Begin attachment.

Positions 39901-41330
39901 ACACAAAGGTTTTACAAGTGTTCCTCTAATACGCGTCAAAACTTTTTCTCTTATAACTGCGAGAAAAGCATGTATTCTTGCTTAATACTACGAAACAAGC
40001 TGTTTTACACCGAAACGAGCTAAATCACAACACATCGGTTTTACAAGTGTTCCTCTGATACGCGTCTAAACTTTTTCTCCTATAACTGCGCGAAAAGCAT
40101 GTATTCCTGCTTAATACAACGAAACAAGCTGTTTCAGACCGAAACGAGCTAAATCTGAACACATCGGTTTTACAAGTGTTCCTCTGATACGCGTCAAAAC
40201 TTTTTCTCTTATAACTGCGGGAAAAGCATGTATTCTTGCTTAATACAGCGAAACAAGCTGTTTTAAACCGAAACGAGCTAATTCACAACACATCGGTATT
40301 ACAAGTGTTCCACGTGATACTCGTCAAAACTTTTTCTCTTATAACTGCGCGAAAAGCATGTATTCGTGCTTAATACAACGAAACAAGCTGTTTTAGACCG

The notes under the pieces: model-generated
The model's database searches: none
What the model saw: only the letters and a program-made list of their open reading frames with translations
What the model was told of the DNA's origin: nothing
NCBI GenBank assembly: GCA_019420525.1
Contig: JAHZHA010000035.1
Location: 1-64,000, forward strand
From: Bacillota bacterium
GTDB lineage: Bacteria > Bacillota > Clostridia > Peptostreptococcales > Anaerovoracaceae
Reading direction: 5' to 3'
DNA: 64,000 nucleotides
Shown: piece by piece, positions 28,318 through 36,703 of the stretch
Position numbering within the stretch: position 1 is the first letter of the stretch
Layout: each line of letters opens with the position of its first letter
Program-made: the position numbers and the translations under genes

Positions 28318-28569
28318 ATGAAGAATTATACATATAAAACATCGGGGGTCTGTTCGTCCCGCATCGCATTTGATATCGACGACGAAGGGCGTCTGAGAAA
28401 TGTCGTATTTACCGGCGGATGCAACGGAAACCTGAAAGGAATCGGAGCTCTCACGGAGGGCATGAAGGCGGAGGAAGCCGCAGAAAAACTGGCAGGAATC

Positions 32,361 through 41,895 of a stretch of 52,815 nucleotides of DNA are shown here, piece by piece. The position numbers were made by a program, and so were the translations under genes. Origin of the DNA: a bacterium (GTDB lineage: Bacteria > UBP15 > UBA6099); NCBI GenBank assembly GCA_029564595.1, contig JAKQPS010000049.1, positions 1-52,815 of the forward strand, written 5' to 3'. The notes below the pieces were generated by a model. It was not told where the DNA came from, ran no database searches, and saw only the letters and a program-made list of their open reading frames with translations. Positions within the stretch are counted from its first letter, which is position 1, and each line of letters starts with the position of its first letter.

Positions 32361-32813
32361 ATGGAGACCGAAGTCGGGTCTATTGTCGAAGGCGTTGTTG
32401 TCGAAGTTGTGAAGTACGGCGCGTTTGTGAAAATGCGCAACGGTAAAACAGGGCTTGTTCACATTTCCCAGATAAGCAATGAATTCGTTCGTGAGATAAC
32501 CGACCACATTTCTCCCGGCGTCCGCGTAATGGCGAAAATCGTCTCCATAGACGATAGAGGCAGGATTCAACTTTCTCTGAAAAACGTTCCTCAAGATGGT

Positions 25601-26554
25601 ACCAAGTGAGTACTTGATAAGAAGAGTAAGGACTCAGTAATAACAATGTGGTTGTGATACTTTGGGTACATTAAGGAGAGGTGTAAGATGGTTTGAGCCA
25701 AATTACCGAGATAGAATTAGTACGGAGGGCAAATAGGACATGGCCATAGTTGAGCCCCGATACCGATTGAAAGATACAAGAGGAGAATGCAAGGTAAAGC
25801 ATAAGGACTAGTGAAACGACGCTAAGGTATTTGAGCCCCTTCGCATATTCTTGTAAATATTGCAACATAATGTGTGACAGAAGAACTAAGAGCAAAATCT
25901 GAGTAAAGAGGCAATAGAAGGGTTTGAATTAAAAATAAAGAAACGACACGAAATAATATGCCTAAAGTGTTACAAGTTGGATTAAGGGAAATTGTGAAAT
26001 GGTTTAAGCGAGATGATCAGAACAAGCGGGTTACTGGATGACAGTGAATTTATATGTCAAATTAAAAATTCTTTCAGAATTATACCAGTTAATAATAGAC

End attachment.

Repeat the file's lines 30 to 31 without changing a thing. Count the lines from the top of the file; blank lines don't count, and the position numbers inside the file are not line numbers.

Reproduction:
Positions 25601-26554
25601 ACCAAGTGAGTACTTGATAAGAAGAGTAAGGACTCAGTAATAACAATGTGGTTGTGATACTTTGGGTACATTAAGGAGAGGTGTAAGATGGTTTGAGCCA